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Preface: 

 

The Craft is an e-novel about Witchcraft in a future setting.  It's a prequel to my dystopian novella: The Cloud: set in the last half of the 21st century - after The Great Famine.

 

 As I was writing The Cloud, I imagined that in fifty years the great bulk of the population will rely on their Virtual Personal Assistant (VPA), evolved from the primitive Siri and Cortana assistants available today. Owners will name their VPA and give him or her a personalised appearance, when viewed on a screen or in virtual reality.

VPAs will have obviated the need for most people to read or write or to be numerate. If a text or calculation is within view of a Cloud-connected camera, one can simply ask your VPA, who will tell you what it says or means, in your own language, explaining any difficult concepts that may baffle you.

The potential to give the all-knowing assistant multi-dimensional appearance and a virtual, interactive, body suggested the evolution of the: 'Sexy Business Assistant'.

Employing all the resources of The Cloud, these would be super-smart and enhance the owner's business career. Yet they turn out to be malicious, bankrupting their owners and initiating their deaths before evaporating in a sea of bits and bytes. But who or what could be responsible?  Witches?

We were travelling through Rothenberg, in Germany, as I was putting my thoughts together.  Serendipitously, to mark 500 years since Martin Luther nailed his '95 theses' to a church door in Wittenberg, setting in motion the Protestant Reformation, the Museum of Medieval Crime had an exhibition around Martin Luther's preoccupation with witches.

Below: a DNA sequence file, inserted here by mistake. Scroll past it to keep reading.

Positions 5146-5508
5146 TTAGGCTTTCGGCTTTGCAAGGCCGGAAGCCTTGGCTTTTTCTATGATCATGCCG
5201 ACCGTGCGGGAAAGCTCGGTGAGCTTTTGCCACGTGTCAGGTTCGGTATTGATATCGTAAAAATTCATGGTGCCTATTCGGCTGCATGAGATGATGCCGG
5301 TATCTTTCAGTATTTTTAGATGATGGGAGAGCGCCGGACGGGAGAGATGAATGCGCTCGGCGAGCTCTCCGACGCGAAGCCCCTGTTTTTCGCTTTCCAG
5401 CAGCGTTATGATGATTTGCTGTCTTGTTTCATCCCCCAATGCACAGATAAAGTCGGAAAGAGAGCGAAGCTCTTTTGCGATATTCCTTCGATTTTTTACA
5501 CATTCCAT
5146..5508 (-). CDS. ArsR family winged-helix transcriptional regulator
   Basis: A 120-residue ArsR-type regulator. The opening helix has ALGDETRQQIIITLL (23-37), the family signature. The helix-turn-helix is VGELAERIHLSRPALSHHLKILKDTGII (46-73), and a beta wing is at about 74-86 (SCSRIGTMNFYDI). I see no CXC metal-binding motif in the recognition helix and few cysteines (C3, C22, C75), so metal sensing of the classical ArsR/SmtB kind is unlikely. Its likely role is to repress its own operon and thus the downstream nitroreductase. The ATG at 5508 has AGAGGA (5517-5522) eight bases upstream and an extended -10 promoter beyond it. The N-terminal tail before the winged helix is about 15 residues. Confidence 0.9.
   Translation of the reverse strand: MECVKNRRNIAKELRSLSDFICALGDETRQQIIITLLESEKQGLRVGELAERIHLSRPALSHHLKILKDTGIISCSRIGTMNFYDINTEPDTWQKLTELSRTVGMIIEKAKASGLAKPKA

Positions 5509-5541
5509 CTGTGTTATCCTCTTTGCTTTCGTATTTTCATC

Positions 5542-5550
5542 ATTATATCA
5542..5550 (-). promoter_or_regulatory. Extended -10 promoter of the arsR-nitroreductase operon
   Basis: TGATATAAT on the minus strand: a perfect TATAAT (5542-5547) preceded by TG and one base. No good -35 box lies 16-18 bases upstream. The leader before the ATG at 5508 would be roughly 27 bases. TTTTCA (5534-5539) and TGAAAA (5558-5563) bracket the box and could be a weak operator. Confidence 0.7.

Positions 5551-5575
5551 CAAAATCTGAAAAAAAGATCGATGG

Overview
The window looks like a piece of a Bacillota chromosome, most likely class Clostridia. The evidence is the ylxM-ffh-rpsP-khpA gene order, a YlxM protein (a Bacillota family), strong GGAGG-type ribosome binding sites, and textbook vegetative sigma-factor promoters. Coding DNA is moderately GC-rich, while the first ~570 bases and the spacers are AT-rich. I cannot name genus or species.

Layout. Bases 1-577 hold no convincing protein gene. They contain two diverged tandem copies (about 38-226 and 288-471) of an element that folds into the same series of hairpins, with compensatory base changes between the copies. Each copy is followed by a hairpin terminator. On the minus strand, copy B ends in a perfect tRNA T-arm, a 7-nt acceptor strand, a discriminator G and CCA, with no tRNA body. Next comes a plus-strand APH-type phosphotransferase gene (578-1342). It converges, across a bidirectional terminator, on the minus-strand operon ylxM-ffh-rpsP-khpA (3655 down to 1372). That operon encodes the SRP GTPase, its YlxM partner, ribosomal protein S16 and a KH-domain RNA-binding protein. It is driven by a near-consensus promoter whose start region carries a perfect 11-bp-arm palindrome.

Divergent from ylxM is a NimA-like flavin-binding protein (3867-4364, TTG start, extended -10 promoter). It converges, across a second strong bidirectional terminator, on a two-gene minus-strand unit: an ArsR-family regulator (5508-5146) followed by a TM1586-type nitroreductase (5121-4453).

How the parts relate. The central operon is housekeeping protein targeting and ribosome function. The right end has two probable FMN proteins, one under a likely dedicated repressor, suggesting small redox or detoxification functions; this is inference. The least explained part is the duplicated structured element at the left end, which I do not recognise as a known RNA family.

In the Early Modern Period witches became feared by Catholics and Protestants alike, as agents of Satan. 

 

Luther und die HexenClick on the image above to visit an extended article on Martin Luther

 

Jews and Christians and Muslims have long been warned against witches: 
  A man also or woman that hath a familiar spirit, or that is a wizard, shall surely be put to death: they shall stone them with stones: their blood [shall be] upon them. Leviticus 20:27
  Thou shalt not suffer a witch to live. Exodus 22:18

 

Early Christians downplayed witchcraft as pagan superstition.  Yet with the Renaissance came changes in theology. If God was loving and benign, how could one explain the presence of evil, disease and suffering?

Christians now feared that another powerful demi-god: Satan, the Devil, was secretly at work through subversive human agents. Witches (hexen) were thought to be the most culpable; and were most feared.  

Women, in particular, were suspect because Satan was believed to exploit original sin: mankind's base desires and weaknesses, in particular a man's sexual desires. At the same time there was increasing alarm caused by new scientific discoveries, particularly about the heavens and, therefore, astrology. Like the natural philosophers, witches were thought to possess special knowledge about the natural world and the heavens.